UD staff travel to Senegal for Sports Exchange Program
4:42 p.m., Oct. 3, 2006--A delegation from the University of Delaware that included Monté Ross, the new men's basketball head coach, visited Dakar, Senegal, in September to conduct youth basketball clinics and a coaching seminar as part of a U.S. Department of State-funded International Basketball Initiative.
The UD delegation also included assistant coach Stephen Stewart and Matthew J. Robinson, associate professor of sport management. They worked in conjunction with Basketball Without Borders Africa, a community relations outreach program of the National Basketball Association (NBA), and also with the Senegalese Basketball Federation and the nonprofit organization Sports for Education and Economic Development in Senegal (SEEDS).
Ross and Stewart led more than 150 boys and girls through drills designed to improve basketball skills and spoke to them about the importance of education and making responsible life decisions. The coaches also teamed up with players, coaches and scouts from the NBA to hold a clinic for youth in the city of Theis.
“Coaches Ross and Stewart were incredible,” Robinson said. “They gave everything they had during the trip and the young people of Senegal benefited greatly from the experience.”
Robinson said the UD delegation “owes a great deal of thanks to our on-ground partner, SEEDS, which publicized and organized the clinics.”
NBA players Bruce Bowen of the San Antonio Spurs, Jimmy Jackson of the Los Angeles Lakers and Desanga Diop of the Dallas Mavericks were involved in the program, as was former NBA star Rolando Blackman, who is now in the front office of the Dallas Mavericks. Also involved were R.C. Burford, general manager of the San Antonio Spurs; Lance Blanks, assistant general manager of the Cleveland Cavaliers; and Tim Connelly, assistant director of player personnel for the Washington Wizards.
“Amadou is just a great man for what he is doing for his country through basketball, and I was just amazed at the level of commitment from the NBA in working with the kids in Senegal,” Robinson said. “It speaks volumes about them as people and that level of commitment is why the NBA's Basketball Without Borders program is the premier international community outreach program in the world. We have been very fortunate to have had the chance to partner with them.”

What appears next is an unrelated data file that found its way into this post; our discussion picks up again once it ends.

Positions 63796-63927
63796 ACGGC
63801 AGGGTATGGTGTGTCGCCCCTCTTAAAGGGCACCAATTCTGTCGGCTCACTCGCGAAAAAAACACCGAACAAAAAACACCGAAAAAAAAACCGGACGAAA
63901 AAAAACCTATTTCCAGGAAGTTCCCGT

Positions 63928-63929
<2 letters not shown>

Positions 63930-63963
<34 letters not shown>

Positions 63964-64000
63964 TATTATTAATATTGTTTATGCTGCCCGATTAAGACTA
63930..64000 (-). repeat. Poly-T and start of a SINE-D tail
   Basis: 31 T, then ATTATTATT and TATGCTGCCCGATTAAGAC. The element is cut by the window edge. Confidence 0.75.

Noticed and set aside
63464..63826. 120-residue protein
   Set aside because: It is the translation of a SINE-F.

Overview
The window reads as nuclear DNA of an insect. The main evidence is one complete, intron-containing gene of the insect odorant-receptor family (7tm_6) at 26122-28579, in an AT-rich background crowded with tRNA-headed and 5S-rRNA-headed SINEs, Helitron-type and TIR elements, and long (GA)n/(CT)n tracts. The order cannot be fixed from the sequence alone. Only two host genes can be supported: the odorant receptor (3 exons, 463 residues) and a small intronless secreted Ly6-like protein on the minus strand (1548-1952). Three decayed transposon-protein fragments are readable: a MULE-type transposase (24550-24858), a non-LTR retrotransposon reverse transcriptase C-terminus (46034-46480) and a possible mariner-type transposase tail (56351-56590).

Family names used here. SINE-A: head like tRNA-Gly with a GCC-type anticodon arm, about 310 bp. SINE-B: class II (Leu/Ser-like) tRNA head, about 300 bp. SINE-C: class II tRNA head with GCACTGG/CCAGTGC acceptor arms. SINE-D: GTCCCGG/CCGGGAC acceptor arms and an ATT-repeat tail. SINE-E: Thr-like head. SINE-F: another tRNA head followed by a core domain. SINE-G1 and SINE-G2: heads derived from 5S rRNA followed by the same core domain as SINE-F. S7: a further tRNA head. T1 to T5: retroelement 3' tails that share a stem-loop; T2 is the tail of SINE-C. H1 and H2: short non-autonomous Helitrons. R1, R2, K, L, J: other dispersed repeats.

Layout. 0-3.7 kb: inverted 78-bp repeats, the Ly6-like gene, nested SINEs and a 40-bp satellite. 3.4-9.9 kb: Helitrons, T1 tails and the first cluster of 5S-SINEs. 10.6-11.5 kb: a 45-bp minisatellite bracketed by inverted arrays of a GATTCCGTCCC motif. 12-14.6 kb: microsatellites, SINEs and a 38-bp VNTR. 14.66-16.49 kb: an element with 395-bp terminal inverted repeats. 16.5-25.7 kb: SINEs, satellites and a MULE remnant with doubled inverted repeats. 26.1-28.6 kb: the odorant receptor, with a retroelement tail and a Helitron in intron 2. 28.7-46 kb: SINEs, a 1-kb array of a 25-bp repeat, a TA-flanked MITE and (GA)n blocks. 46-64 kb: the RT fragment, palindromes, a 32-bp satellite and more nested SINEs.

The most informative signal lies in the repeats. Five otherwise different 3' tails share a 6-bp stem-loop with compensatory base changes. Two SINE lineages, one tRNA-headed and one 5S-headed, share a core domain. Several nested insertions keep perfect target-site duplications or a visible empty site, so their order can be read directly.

When not on the basketball court, the group was able to visit with young people in a pediatric cancer ward of a hospital in Dakar, and also to meet and dine with the U.S. Ambassador to Senegal, Janice Jacobs. They also attended the dedication of a new computer lab at the SEEDS Academy. The computers and renovations were funded by foundation created by former University of Missouri basketball coach Quinn Snyder, who also was on the trip.
The International Basketball Initiative at UD earlier had been involved with organizing and running clinics in Dakar in cooperation with SEEDS and the NBA in Dakar in September 2005 and May 2006. In November 2005, the program served as host to five coaches from Senegal. One participant, Mousthapha Gaye, led the Senegalese national team at the recent FIBA World Championships in Japan and another, Fatou N'Diaye, is an assistant coach with the Senegalese women's national team at the FIBA Women's World Championship being held in Brazil.
Currently the IBI is funding two graduate students, Cheikh Sarr and Papa Tine, who are matriculating in UD's educational leadership program with an emphasis in sport management and will be assisting with the Fightin' Blue Hens men's and women's basketball programs. Also, they will be working on grant projects to fund future programs in Senegal and with the SEEDS Academy to promote education through sport, Robinson said.
Article by Neil Thomas